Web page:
The fact that we’re still thinking about Alan Wake more than a decade after its release is a testament to the miasmic world Remedy Entertainment crafted back in 2010. But after its sequel was squashed in favour of 2016’s Quantum Break, many fans were worried that they may never see the grand return of the tortured writer.
Yet in 2020, Remedy has found itself in charge of the perfect platform to investigate his disappearance. In the latest and final expansion for Control, a game about a shadowy organisation investigating paranatural forces from The Oldest House, a superpositioned brutalist skyscraper in New York City, Alan Wake just so happens to be the bureau’s most important subject.
After acquiring the rights to the Alan Wake franchise in 2019 from Microsoft, the studio has been building up its “Remedy Connected Universe” by sneaking easter eggs and references from its earlier games into Control, cleverly positioning the game’s Federal Bureau as an overseer of the surreal happenings in the studio’s back catalogue. The organisation’s classified recordings and redacted documents tell of Remedy’s past, but now they’re starting to tease its future, and the results are fascinating.
Control: AWE does a good job of getting you up to speed with the world of Alan Wake. In fact, you better gloss your eyeballs ahead of digging into this expansion, as there are several supplementary documents in the first room of the new Investigations Sector alone. As a lore nerd already hooked on Remedy’s inimitable writing style, this was music to my ears and helped to pace my short jaunt back into The Oldest House.
The gist is that Emil Hartman, the psychiatrist from Alan Wake, has been captured and experimented upon by the bureau – what’s left is a twisted monster that is haunting the sector. You’ll explore a number of Altered World Events as you hunt him down, ranging from the surface of the moon to the innards of a train cart which is both within and beyond reality. If that’s your bag, Control’s final expansion delivers in droves. Yet what’s most surprising is how AWE’s focus on Alan Wake allows Control to engage its players as a horror game.
The expansion triples the terror to deliver unnerving moments and frightful set pieces where you’re scrambling to reclaim chambers from thick, energy-sapping darkness while Hartman’s unruly form lurks, muttering to itself. Your powers and weapons are no use against the monster, turning each fight into a battle of cat and mouse.
AWE also upgrades the combat system with the introduction of a new weapon form, plus a revolutionary new ability called Multi-Launch that lets Jesse pick up three objects at once to hurl at a trio of Hiss foes. You’ll also spend a lot of your time using light sources to remove patches of darkness and solve puzzles, a mechanic that will be familiar to Alan Wake fans.
Disconnected from the expanded story is the new arcade machine system, that lets you play horde mode and time trial minigames, as well as giving players the chance to replay the finest moments from the main campaign. There’s also a delightful Boss Rush mode available for those keen to test their mettle. Perhaps my favourite technical addition is Assist Mode, which lets you tweak the rigid difficulty to your liking. While I personally enjoy the challenge of the combat, some players would rather just play through Control for the story, so the option to tweak everything to one’s liking is a boon for the game’s accessibility.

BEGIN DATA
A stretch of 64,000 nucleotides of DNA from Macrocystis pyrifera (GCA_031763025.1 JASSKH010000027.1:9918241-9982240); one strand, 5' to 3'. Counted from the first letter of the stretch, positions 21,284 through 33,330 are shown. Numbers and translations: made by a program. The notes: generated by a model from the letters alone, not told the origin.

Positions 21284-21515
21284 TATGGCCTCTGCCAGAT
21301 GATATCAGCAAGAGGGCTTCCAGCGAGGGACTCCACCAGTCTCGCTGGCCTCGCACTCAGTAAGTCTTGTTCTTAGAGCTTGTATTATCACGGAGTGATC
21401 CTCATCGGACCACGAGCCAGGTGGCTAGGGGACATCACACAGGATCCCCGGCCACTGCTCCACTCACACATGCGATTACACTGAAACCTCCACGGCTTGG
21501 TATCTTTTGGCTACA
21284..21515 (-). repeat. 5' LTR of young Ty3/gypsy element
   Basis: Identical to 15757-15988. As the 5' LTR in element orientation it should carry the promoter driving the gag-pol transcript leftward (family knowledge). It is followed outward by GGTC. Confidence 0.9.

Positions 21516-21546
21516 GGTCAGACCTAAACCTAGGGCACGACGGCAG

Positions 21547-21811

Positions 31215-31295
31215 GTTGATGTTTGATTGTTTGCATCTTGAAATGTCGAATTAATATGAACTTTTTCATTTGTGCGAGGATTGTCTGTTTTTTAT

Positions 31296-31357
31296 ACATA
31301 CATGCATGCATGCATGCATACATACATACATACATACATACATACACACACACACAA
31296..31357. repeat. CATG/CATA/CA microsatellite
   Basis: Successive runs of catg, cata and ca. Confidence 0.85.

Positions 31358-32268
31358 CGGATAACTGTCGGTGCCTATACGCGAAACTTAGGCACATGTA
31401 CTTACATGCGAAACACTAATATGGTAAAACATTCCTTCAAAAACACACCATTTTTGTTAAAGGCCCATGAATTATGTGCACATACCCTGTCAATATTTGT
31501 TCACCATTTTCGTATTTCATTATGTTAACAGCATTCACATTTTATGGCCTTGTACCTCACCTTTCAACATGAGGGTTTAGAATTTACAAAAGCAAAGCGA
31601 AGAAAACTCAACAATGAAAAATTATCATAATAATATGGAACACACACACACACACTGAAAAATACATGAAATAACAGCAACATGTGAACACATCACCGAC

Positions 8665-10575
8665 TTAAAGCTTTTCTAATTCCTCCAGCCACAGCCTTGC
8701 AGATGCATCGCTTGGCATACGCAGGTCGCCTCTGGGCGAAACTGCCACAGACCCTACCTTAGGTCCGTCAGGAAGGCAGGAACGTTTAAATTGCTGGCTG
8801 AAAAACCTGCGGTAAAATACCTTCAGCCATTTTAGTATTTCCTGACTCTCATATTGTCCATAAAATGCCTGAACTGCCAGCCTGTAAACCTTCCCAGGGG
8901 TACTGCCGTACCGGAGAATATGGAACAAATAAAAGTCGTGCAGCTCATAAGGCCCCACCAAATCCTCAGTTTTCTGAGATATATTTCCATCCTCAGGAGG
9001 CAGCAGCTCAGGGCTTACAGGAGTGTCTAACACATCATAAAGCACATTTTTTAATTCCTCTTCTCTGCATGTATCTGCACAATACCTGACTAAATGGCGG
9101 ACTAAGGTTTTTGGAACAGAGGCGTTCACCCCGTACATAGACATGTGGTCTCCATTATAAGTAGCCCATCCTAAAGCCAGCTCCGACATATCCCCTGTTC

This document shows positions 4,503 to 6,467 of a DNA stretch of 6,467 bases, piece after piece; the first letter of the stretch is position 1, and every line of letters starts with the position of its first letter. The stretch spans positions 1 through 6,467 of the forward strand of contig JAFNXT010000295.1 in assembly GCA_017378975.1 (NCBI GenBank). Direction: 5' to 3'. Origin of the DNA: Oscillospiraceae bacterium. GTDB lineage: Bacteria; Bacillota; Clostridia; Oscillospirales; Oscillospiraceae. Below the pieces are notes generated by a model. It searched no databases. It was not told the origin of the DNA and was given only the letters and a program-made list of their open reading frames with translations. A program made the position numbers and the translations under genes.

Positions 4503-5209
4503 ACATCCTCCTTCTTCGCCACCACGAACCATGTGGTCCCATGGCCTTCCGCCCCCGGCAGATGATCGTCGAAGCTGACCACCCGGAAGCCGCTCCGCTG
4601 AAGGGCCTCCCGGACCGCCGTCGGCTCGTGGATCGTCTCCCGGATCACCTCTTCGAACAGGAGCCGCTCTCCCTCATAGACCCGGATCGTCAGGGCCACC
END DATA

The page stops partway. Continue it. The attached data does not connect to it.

The spook factor in AWE eventually goes beyond pure shock and enters the playground of the surreal. What we’re left with is a disorienting package of narrative, constantly tinged with a low-lying drone of nausea that grows as you venture deeper into the unruly sector architecture. One moment early in my playthrough,I hovered down to a collectable only to see Hartman’s twisted face pressed against the doors, taunting me with a burst of manic laughter that I’m still dwelling on.
While playing AWE, I was reminded of a classic moment from David Lynch’s 2001 film Mulholland Drive, where a decrepit woman lurches into frame during an otherwise conventional scene. The Alan Wake puzzle pieces fit jagged into the Control jigsaw, and they pick at your understanding of its world, so you’re left with this powerful lump in your throat. Something isn’t quite right and you’re desperate to understand it, though the prospect fills you with fear.
There is plenty to figure out in AWE. I won’t dare spoil its most devilish reveals, but it’s safe to say that the future of the Remedy Connected Universe looks bright. It feels like the success of such a brave, strange game as Control has given the studio space to really dive off of the deep end. Fans of conventional, clear-cut narratives leave your conscience at the door, it’s about to get Weird.
Control: AWE is a worthy expansion of the marvellous base game. It’s a victory lap of the game’s best features wrapped up in a new narrative that is as exciting as it is unnerving.
There’s plenty here for the lore nerds and hardcore Remedy Entertainment fans looking for clues to unravel a decade-long mystery, but it’s also well worth picking up if you’re just looking for extra well-tuned gameplay. Incredible depth and a new perspective on The Oldest House awaits those of you who thought you understood everything about Remedy’s shadowy bureau. As Alan Wake famously said: It’s not a lake… it’s an ocean.
- AWE is an unmissable chaser to Control’s surreal story
- Quality of life fixes, combat upgrades and the addition of Assist Mode bring meaningful development to the gameplay
- The expansion is jam-packed with satisfying secrets and spooky set-pieces
- It is happening again